Analyst sees logistical, political obstacles to Mideast nuclear energy growth

Anton Khlopkov, director of the Energy and Security Center of he International Valdai Discussion Club, this week warned of risks associated with the Middle East's limited professional infrastructure to support nuclear projects.

Khlopkov said
there are nine nuclear facilities with a total of 33 reactors between them set to be built by 2030, and that a lack of what he calls qualified scientists, officials and expertise could be detrimental to nuclear development in the region.

"For the moment, Russia is the biggest builder, judging from the number of contracts it has signed, of nuclear power plants in the Middle East,” Khlopkov said. “The Middle East accounts for approximately one third of the portfolio of orders received by the Rosatom State Corporation for Atomic Energy (Rosatom). However, a number of threats existing in this region may introduce negative adjustments to these plans.”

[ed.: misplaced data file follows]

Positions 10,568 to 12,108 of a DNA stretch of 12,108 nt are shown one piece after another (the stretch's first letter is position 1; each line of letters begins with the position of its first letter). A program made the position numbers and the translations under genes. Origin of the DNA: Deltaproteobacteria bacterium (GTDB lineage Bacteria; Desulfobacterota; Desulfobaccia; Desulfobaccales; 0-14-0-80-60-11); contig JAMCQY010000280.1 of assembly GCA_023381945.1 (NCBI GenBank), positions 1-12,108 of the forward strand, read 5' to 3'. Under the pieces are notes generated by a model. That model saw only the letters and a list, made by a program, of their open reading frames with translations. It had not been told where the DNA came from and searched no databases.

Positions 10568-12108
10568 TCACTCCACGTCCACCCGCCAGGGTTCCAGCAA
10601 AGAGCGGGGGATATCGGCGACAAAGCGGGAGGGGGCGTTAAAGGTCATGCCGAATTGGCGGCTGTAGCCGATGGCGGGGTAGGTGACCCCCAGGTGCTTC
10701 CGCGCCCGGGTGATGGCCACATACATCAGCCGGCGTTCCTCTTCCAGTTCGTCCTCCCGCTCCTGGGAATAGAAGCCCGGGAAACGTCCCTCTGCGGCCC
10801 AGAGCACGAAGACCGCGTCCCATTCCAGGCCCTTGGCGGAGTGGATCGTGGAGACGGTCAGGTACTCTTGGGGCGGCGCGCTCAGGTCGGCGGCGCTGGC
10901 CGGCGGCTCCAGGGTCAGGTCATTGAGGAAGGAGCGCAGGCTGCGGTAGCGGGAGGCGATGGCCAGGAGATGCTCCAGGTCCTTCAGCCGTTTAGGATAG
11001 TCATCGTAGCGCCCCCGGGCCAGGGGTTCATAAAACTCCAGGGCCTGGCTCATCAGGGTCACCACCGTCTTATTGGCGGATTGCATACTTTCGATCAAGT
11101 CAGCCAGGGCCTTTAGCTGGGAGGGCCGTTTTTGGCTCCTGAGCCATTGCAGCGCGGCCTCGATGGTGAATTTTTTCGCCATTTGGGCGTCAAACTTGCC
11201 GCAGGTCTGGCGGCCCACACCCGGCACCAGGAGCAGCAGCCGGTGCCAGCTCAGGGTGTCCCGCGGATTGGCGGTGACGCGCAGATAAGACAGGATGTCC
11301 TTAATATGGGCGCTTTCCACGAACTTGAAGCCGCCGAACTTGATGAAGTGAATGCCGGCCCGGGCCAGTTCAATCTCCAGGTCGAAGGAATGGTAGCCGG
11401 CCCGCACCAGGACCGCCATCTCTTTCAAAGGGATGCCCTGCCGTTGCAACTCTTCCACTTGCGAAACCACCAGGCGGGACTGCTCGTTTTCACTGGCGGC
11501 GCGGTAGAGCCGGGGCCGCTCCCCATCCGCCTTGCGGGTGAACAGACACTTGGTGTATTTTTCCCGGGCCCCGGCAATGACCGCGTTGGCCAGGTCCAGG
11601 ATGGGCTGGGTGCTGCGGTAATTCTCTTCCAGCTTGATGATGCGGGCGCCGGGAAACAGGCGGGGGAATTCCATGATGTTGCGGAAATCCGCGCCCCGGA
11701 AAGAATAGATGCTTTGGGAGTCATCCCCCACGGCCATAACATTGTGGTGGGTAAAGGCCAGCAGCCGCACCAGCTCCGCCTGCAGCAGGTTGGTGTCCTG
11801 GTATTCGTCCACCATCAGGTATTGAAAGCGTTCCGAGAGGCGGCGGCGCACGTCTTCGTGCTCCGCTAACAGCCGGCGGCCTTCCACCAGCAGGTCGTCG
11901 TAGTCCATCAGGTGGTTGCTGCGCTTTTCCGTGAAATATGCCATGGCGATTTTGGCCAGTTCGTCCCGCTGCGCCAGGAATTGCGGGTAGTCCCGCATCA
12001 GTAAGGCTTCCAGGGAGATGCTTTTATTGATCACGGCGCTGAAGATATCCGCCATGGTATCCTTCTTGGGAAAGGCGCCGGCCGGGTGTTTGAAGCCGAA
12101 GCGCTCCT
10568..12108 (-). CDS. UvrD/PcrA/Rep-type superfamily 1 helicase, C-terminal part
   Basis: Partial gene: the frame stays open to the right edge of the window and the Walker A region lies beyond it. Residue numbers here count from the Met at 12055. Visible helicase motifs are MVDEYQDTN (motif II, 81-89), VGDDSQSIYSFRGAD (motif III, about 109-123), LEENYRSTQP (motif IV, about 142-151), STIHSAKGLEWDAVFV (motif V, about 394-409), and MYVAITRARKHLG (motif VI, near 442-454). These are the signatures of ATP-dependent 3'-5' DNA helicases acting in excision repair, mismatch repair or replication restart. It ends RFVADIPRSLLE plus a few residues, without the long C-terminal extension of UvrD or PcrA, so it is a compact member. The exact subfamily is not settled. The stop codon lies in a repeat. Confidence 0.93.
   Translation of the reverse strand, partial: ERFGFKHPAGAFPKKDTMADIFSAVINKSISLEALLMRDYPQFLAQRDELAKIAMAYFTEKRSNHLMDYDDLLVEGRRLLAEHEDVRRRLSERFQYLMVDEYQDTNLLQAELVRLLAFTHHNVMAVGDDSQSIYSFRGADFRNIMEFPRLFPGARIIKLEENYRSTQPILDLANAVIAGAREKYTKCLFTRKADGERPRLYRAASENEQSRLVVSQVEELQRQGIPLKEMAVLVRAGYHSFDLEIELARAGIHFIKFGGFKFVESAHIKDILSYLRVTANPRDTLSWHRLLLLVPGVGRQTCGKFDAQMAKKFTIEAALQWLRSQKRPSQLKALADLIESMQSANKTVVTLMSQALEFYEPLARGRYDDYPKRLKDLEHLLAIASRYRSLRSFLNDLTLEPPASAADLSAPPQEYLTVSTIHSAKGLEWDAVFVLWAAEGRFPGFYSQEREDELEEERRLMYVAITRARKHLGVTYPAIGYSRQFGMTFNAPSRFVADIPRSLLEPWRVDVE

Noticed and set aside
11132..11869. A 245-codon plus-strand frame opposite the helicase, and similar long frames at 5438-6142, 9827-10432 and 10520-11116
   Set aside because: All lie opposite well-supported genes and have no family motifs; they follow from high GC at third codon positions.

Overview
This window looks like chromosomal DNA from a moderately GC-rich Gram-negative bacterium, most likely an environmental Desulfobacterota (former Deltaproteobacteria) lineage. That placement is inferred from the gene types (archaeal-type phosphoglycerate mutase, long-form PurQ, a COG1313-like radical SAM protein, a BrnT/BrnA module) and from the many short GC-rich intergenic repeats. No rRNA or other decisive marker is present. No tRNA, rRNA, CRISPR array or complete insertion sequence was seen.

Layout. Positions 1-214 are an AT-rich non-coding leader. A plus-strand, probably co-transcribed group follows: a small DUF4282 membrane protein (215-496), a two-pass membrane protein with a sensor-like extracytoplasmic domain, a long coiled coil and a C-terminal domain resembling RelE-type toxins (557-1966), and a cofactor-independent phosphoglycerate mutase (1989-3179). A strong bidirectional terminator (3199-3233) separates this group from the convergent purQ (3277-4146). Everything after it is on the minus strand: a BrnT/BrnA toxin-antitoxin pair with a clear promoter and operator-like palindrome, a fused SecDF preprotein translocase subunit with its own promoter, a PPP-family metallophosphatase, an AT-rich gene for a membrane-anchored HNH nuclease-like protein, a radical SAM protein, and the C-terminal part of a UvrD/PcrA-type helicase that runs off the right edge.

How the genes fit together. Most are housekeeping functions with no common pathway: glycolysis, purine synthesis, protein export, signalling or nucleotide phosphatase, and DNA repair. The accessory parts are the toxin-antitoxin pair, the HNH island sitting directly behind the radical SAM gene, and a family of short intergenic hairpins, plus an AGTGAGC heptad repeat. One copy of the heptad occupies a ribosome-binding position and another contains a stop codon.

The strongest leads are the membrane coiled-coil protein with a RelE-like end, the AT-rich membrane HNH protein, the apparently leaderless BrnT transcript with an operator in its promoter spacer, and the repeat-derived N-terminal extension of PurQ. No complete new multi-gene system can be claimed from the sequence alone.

Khlopkov also sees risks of political instability in the region and risks from nearby terrorist threats and war, fearing these could cause major obstacles for nuclear projects in the region.

"This is the main deterrence factor on the way to the economic and energy development of the (Middle East) region, including in the field of atomic energy,” Khlopkov said.

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International Valdai Discussion Club

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